Levy Armstrong goes on to say that "if that were a white boy, you would have charged murder." About Orput, she says, "And his belief system is to give the police officers the benefit of the doubt." Not only are those remarks speculative but inflammatory. I would hope that Orput is in a position to make an experienced, informed, unemotional decision, with more facts available to him than to most observers.

My opinion is that the traffic stop was questionable, the attempted handcuffing of Daunte Wright was bungled and the entire approach was too aggressive, with no effort to de-escalate the situation. However, as hard as it is to believe that a veteran police officer mistook her service weapon for her Taser, as she claims, I believe she did not knowingly shoot to kill Wright. But that's just one opinion. I'm willing to listen to others.

Randy Evans, Edina

'Confront' does not mean 'riot'

U.S. Rep. Maxine Waters provided a clear response ("Those targeting my words distort the truth," Opinion Exchange, April 24) to those who would translate her words as a call for violence. She rightly compared her statements to those of the Rev. Martin Luther King Jr. when he referred to Project C, Project Confrontation, as a peaceful way to further the cause of civil rights. However, I can understand how the conservative radical libertarians and anarchists might believe otherwise. Their mind-set is one of violence and armed conflict. They saw their leader, the loser of the last presidential election, Donald Trump, shout out words intended to effect the overthrow of our government on Jan. 6 through violent and destructive actions. If their side does it, they reason, why wouldn't the left use the same violent tactics? Many Republicans in Congress have been shockingly dismissive of the attack or silent.

As for Rep. Waters, she has been and continues to be a strong voice for civil rights who has walked in the shoes of the oppressed.

Warren Blechert, Brooklyn Park
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A piece written by Rep. Waters for the Los Angeles Times was printed on the opinion pages of the Star Tribune. In that piece she declared that she is and always has been a nonviolent person.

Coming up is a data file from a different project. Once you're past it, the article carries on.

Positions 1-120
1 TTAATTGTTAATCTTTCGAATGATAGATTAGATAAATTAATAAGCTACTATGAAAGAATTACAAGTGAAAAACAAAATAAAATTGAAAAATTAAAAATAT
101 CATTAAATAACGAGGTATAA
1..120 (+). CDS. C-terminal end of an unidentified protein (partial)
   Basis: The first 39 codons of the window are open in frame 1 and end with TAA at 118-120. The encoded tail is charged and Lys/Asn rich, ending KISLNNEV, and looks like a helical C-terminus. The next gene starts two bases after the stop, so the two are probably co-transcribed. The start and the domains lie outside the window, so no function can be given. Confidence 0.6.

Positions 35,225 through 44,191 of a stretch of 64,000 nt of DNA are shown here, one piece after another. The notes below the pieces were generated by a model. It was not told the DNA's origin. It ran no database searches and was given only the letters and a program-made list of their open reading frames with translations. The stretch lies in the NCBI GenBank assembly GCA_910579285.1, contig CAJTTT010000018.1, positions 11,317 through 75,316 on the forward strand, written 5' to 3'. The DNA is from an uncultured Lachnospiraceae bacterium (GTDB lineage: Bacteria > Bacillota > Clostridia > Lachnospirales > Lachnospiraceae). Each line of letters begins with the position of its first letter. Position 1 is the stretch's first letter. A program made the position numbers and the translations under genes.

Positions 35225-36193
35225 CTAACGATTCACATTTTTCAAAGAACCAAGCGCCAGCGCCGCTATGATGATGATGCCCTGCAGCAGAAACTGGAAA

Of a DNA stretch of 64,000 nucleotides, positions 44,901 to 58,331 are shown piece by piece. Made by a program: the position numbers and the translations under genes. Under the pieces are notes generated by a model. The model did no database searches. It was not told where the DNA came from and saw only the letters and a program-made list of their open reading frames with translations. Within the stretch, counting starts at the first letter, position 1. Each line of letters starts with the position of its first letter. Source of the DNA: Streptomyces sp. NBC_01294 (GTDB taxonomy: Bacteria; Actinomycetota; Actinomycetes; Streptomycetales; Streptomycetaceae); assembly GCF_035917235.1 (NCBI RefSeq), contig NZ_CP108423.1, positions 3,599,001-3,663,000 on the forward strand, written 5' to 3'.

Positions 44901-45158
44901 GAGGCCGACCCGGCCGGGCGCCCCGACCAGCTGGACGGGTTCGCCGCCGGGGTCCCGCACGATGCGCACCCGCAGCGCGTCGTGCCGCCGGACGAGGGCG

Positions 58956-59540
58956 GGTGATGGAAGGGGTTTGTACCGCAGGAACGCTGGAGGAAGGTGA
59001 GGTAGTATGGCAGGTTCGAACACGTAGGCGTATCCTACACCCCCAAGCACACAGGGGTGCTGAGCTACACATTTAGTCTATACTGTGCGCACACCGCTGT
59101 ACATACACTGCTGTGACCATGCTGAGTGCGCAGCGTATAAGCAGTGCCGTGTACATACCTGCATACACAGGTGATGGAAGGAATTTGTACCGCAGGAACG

She went on to write that she'd "attended a peaceful rally to demonstrate my support in this fight to get justice." While there, she wrote that she was asked, "What do we do if we don't get a guilty verdict? What should protesters do?"

She responded, "We got to stay on the street. And we've got to get more active, we've got to get more confrontational."

While this is not overt violence, it certainly is an egregious call to violence by a person in a leadership position, a member of Congress. Angry people will interpret "get more active and confrontational" as a call to violence unless led and encouraged to see another way of confrontation. How else might angry people nonviolently get more active and confrontational than the screaming into megaphones they were already doing?

Waters offered no suggestions or alternatives. She quoted Martin Luther King Jr. But King led from in front, showing by example how to be nonviolently confrontational. He chose to lead by example rather than incite others to violence with suggestive rhetoric.

While hiding behind carefully crafted deflection in her Los Angeles Times piece to present an illusion of nonviolent posture, it's clear that Waters was inciting angry people in Minneapolis to violence.

Donald S. Foreman, Fridley
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Just curious. Are the people who accuse Maxine Waters of intimidating the Chauvin trial jury into coming up with a guilty verdict by any chance the same people who said Trump and friends' rhetoric had no influence on the Jan. 6 insurrection at the Capitol? It seems to me that you can't have it both ways.

Jean Rainbow, Golden Valley